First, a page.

Claire Tagg won the Hainsworth Statement Award at New Designers 2017 with her ‘Dress Coat’. The judges said of her work – ‘Unique and honest story, spoken from personal experience. Story translates through the design which shows how thoroughly it has been thought through and executed’. We caught up with Claire to discuss her creative journey.

Tell us the story behind you and your design background
Despite always enjoying art and design, I have always loved to travel. After finishing college I left home to be an Air Stewardess and lived in Belgium for three years, travelling around Europe. When travelling to new cities I would find inspiration everywhere, which would make me want to be creative and draw from what I had seen; it was here I discovered that I wanted to be a designer.

How did you become interested in design?
My interest in design was always a gradual transition when growing up, I can’t remember a time when I didn’t enjoy being creative and was always encouraged by friends and family to do so.

Where did you study and what was the most useful thing you learnt from / best things about your course?
I studied BA Hons Fashion Textiles Print at UCA Rochester where I learnt all about different techniques for printed textiles such as digital printing and hand rendered processes. The best thing about the course was having access to the fantastic print room and support from the technicians.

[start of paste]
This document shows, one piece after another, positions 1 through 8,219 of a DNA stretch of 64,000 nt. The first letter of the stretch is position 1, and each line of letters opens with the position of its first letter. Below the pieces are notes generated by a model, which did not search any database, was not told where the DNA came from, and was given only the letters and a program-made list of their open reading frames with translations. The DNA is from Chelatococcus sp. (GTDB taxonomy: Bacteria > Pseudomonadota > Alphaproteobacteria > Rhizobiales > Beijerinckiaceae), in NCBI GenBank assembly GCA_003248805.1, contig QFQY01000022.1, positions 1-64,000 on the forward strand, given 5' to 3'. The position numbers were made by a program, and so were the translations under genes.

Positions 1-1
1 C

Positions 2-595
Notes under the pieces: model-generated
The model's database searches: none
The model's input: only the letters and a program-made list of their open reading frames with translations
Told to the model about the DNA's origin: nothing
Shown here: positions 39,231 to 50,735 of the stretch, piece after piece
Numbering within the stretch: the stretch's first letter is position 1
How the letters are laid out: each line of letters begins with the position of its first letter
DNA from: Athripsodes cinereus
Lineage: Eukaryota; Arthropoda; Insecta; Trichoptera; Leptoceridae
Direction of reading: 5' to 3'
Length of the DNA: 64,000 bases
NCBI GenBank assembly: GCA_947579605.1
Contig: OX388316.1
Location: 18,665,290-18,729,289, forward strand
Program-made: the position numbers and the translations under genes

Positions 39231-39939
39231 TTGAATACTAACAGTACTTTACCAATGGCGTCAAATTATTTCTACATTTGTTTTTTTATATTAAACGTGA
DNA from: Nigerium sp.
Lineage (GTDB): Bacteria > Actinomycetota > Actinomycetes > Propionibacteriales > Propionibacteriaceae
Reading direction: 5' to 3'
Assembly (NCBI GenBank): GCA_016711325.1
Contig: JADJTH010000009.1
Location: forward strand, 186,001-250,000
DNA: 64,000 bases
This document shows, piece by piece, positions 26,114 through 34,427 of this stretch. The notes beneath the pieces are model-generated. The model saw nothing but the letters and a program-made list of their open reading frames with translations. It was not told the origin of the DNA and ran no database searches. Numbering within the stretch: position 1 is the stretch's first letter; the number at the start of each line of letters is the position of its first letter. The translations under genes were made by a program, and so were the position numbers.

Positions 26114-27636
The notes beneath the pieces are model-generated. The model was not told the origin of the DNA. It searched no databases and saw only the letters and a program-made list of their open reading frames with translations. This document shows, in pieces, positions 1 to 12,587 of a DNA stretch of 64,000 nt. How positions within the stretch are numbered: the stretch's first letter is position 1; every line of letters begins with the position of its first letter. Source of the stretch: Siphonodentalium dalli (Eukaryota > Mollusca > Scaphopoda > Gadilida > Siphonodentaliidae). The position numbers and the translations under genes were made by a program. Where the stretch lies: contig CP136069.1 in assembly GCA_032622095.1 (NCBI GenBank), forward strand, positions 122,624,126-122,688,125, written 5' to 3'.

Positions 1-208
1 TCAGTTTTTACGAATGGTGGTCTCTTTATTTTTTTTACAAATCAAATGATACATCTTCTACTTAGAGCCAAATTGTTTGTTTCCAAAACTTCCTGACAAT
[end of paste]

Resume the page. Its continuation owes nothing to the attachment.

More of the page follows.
What inspired you to start your career pathway?
I choice to start a career in fashion design because I wanted to make my own job role where I could be hardworking yet still be creative. I wanted to put my creativity to good use and was tired of doing jobs which were not for me. I wanted to transform all of my ideas into wearable garments which is what attending university has helped to achieve.

Give us an insight into your thought process to design your work – where does your inspiration come from?
My inspiration mainly comes from looking at anything with detail especially elaborate architecture. If I see anything that is remotely elaborate I am straight away thinking about what I would want it to look like as a print.

Who are your design mentors and why?
I don’t have any design mentors as such as I struggle to find artists who work in the same way as I do. In terms of fashion designers I admire anyone who works with detail such as embellishment and embroidery. I am particularly interested in designers who work from a concept such as Alexander Mcqueen.

What one technique, material or tool could you not live without?
The material that I could not live without would simply be a pencil. All my print designs are from detailed illustrations and therefore nothing I create would be possible without being able to draw.

What’s the best piece of advice you’ve ever been given? / What piece of advice would you give to future graduates or those thinking of studying design?
At my graduation ceremony, Dame Zandra Rhodes made a speech to all students where she said to stay humble and don’t expect to be successful overnight, just take your time and have fun with being creative. I would tell future graduate that you have to just work so hard and stay motivated if you want to do well.

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